Friday, 18 December 2020
Harassment, Harmful Communications and Related Offences Bill 2017: Second Stage
I welcome the Minister of State to the Seanad. At around 11 o'clock on the morning of 22 December 2012, I got the phone call about the death of Shane McEntee, our Minister for Justice's dad. I remember the amount of online abuse he received coming up to that time, which went on over a period of a few months. I knew the individual who continued to harass Shane McEntee at the time and I rang him asking him to stop. I rang that individual on multiple occasions and told him that what he was doing was not right, not kind and to please stop. He did not stop. On the day of the funeral, Shane McEntee's brother spoke out about that online abuse. That was back in 2012. Each and every one of us here today will have been the subject of harassment, harmful communications and related offences. One can snowball it in any way one likes.
For two years I suffered nuisance phone calls. I received 98 phone calls in one day alone. For two years I was getting calls and we could not get a prosecution because the person who owned the phone was not the person making the calls. That is ridiculous. I have received online abuse and been the subject of threatening behaviour, as have other female politicians.I remember sitting down with Senator Hoey soon after she had been elected to the council. We were talking about the online stuff and private messages one gets, including nude photographs that people would send at all hours of the day and night. People think it is acceptable. It is not; none of it is. We do not sign up for that. My office was firebombed because I spoke out about drug crime in my town. That is not right either. A child had to leave my care because I became a target for these thugs. That is not right. The Garda was watching my home for about three months afterwards. It is not a nice life that any of us politicians live. For all those watching who think we live in ivory towers with our gardens full of roses, it certainly is not like that. We suffer daily. I do not mind doing the work that I do and I believe in free speech but I also believe in being free to represent people and being safe and secure in doing that.
Therefore, I broadly welcome the Bill, the main purpose of which is to address the gaps in the criminal law pertaining to image-based sexual abuse, both online and offline. It creates two new offences to deal with the recording, distribution, and publication of intimate images without consent and provides for the anonymity of victims of those offences. The Bill also provides for an offence including the distribution, publication, and sending of threatening and grossly offensive communications or messages with the intent to cause harm, without the requirement of persistence.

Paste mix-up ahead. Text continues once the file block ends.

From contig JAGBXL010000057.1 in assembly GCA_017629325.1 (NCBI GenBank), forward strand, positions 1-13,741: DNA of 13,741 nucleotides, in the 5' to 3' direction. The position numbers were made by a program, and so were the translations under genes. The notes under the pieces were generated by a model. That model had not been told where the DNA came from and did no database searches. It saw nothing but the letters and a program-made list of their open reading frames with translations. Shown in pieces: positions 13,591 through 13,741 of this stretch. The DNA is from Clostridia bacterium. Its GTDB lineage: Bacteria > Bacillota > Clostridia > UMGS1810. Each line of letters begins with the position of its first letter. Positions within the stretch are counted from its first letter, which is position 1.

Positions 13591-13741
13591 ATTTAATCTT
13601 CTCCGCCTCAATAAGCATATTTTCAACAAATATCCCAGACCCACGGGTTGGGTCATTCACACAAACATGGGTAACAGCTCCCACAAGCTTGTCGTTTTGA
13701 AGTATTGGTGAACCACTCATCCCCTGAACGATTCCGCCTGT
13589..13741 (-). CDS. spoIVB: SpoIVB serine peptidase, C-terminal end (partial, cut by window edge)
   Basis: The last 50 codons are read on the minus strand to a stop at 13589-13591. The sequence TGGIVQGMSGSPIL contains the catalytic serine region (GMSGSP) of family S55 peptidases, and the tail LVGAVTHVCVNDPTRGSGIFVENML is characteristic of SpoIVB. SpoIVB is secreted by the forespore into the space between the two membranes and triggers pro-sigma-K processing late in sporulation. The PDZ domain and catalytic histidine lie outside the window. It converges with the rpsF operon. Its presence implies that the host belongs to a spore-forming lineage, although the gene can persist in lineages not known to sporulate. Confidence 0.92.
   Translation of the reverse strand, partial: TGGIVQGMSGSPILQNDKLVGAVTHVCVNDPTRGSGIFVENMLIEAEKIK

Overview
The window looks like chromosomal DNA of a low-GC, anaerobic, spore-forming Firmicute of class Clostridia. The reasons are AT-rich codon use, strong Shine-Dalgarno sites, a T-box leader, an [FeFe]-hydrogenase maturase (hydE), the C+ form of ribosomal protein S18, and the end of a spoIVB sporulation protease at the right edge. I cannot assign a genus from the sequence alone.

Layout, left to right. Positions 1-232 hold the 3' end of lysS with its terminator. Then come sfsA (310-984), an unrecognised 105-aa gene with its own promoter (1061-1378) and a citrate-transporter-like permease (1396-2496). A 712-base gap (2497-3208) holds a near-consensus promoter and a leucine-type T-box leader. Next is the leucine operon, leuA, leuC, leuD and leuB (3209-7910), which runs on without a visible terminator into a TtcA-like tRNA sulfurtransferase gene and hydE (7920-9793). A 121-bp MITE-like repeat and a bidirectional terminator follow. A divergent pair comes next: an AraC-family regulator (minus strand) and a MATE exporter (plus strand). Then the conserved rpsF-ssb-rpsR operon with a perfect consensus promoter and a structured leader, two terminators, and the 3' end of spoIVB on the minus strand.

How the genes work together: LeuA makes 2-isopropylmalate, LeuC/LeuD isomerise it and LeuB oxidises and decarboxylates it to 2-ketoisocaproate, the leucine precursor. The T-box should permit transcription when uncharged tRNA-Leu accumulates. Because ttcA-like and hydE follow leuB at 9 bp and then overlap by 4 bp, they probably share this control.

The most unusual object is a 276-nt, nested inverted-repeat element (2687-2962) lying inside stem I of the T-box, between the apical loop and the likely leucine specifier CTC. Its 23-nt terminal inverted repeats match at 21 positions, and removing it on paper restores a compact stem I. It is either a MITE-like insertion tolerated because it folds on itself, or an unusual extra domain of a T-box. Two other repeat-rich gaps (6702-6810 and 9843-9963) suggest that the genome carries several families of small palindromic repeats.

I note that the Bill, sponsored by Deputy Howlin, is largely predicated on the proposals performed by the Law Reform Commission in its 2016 report on harmful communications and digital safety. Given that the report was published four years ago and that this Bill has had a gestation period of some three years, I must voice my dismay at the fact that all five Stages of the Bill are to be heard in a single afternoon in the final sitting of the Seanad before Christmas, when many Members are fatigued. Speaking in particular as a new Member of the Seanad, the practice of compressing all five Stages of a Bill that requires careful consideration, analysis and scrutiny is highly undesirable. I do not believe it is good legislative practice or is necessarily in the best public interest. The people are better served by the allocation of a little more time for deliberation and debate, in order that both Upper and Lower Houses may do the work they are elected and mandated by the Constitution to do. Senators only received a copy of this Bill as late as 9 p.m. last night. Surely, given that the Bill has been in years in the offing, the Upper House should be afforded more time, more than one afternoon, in which to complete the legislative process, debate the ramifications of the Bill, draft amendments and so forth.
While I welcome the Bill, I have concerns like those outlined by Senators McDowell and Mullen.